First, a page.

Welcome to the musical meandering insights of Aaron Joy. Here you'll find 600 reviews of CDs & DVDs of rock & metal in all its variations, mainstream & indie. What they all share is that the album or band is unique in some way & not every submission was reviewed. Please share these reviews or link to them if you like what you read. Reviews are no longer being posted here but feel free to e-mail Aaron & post comments. (Formerly the Roman Midnight Music Blog)

Wednesday, July 17, 2013

Neil Young (with Pearl Jam) ~ Mirror Ball

(Click on heading to visit Neil Young official website)
Style: classic rock, grunge, hard rock
Label: Reprise
Year: 1995
Home: n/a

Members: Neil Young ~ vocals/guitar/pump organ
Mike McCready, Stone Gossard ~ guitar
Jeff Ament ~ bass
Jack Irons ~ drums

Additional: Eddie Vedder ~ backing vocals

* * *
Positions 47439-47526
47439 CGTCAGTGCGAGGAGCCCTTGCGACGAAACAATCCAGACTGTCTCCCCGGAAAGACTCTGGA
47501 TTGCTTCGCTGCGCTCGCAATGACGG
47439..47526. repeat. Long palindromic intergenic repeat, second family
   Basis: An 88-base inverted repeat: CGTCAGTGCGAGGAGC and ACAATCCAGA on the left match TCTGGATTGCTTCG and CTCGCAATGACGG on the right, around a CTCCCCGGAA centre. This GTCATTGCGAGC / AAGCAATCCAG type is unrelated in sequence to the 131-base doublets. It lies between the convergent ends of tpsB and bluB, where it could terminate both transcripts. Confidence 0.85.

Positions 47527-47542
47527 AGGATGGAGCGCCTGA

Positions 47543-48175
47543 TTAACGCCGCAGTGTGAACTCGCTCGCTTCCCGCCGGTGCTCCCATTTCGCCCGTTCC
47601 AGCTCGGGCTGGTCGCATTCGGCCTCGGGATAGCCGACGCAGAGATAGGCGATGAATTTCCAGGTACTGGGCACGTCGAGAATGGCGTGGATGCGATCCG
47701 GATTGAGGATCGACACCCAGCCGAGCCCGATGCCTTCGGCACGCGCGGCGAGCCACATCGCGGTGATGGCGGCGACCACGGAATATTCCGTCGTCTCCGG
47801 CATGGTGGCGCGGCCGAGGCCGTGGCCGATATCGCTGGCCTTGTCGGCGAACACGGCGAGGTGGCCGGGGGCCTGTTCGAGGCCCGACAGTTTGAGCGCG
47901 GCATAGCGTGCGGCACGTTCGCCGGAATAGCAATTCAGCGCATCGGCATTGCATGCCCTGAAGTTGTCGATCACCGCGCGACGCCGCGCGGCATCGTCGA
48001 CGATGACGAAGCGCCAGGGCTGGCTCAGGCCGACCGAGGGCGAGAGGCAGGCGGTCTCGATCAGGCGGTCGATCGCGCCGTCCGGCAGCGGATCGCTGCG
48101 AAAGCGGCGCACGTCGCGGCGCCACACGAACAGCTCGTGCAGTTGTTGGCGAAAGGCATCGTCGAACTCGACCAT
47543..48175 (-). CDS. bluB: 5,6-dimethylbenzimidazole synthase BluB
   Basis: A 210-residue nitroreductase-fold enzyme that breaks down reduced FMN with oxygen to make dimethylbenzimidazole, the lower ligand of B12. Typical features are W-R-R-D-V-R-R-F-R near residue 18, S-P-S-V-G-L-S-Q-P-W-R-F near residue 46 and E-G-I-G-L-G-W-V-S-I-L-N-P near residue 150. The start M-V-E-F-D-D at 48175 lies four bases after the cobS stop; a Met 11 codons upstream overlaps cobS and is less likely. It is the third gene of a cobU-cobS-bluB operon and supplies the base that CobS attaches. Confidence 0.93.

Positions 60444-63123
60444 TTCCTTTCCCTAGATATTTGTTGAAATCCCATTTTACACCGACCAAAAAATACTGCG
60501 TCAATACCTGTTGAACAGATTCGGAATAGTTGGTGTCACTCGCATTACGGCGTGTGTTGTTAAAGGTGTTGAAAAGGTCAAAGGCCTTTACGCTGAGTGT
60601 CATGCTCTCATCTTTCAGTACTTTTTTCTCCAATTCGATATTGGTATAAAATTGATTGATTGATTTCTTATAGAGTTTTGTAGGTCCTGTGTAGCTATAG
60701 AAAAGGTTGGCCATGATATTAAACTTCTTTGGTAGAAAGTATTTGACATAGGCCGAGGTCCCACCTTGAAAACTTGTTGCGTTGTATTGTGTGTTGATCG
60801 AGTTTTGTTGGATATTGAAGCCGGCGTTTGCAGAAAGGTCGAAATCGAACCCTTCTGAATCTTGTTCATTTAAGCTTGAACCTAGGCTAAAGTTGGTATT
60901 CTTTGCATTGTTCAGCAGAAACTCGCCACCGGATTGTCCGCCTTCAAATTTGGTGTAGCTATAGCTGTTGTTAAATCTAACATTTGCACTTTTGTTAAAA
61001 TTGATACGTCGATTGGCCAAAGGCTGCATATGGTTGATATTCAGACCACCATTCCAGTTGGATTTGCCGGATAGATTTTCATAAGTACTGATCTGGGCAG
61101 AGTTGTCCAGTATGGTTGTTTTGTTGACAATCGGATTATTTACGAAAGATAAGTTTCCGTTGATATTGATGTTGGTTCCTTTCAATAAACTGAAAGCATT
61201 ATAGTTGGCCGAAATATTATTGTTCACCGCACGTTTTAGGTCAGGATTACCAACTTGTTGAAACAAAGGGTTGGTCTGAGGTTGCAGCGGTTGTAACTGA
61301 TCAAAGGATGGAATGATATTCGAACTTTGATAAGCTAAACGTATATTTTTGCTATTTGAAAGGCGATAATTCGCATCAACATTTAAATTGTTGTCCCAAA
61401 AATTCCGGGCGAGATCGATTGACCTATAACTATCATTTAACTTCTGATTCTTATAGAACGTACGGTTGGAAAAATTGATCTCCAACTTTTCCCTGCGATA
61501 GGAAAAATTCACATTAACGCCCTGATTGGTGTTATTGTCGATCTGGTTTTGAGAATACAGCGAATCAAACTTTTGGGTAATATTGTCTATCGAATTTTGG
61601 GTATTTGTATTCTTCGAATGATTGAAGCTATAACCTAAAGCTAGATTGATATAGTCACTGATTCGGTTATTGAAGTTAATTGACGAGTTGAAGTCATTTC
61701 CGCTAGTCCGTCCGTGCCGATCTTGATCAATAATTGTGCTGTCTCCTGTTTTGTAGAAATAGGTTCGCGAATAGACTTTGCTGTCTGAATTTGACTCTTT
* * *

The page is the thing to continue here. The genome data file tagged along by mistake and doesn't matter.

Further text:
This is an interesting modern era NY album if for no other reason than his backing band is Pearl Jam, even including Eddie Vedder doing backing vocals on the radio hit "Peace & Love". The album was recorded live over four days following sharing a stage together. But, you wouldn't necessarily know this is essentially a joint Pearl Jam/NY release, their name absent from the cover for legal reasons, as it does not sound like their debut Ten or anything since, though it shares a producer with Vs. & Vitalogy. They haven't reached to the country feel of NY's band Crazy Horse either to become something they're not. Ironically on Ten Pearl Jam probably had more of a classic rock feel than they do here with mister classic rock himself, which is more a sign of the fact that this is a highly underdeveloped album that includes studio banner & probably a few outtakes that never made it to a formal master take. This is an album of spontaneous playing not intricate layering. Pearl Jam turn in some thick guitar playing that's a perfect match for NY's electrified alter ego, versus the more folksy-country acoustic persona he often presents. The key is that these guys might be an iconic band that helped turn grunge into a national movement, but they're playing with an influential icon & it's not about asserting a dominating personality but enjoying the experience, which goes for NY, too. NY is known for taking musical chances & changes of direction & thankfully isn't trying to over think this latest one to its detriment. NY lets himself wander in that unique NY way enjoying the team-up & has since said he didn't even know who was playing what as he was in a wave of sound in the studio. If you like the free spirit NY this is not a bad release. If you like Pearl Jam ... well, you probably don't think of them in a free spirit way. These are NY's compositions & its essentially his stamp on the music & he takes the lead role without a doubt, meaning it's hard to hear in this the Pearl Jam many of us know, which might be a downfall for some, while the meandering might be a downfall for others, but for those who like a groove that experiments & rides until the moment is finally over going on without boundaries then neither of these things will seem like a downfall. The album is loose, songs are built off of a simple progression, there's nothing tightly wound here with intricate changes as is typical of Pearl Jam, NY turns in cranky solo after cranky solo never holding back & the result is NY at a raw high & perhaps being raw is where he's at his best while Pearl Jam venture into a more experimental jam band mood. Two additional tracks were released under the Pearl Jam name, featuring Vedder, bassist Jeff Ament, drummer Jack Irons & NY on guitar & pump organ, as the companion two song Merkin Ball.

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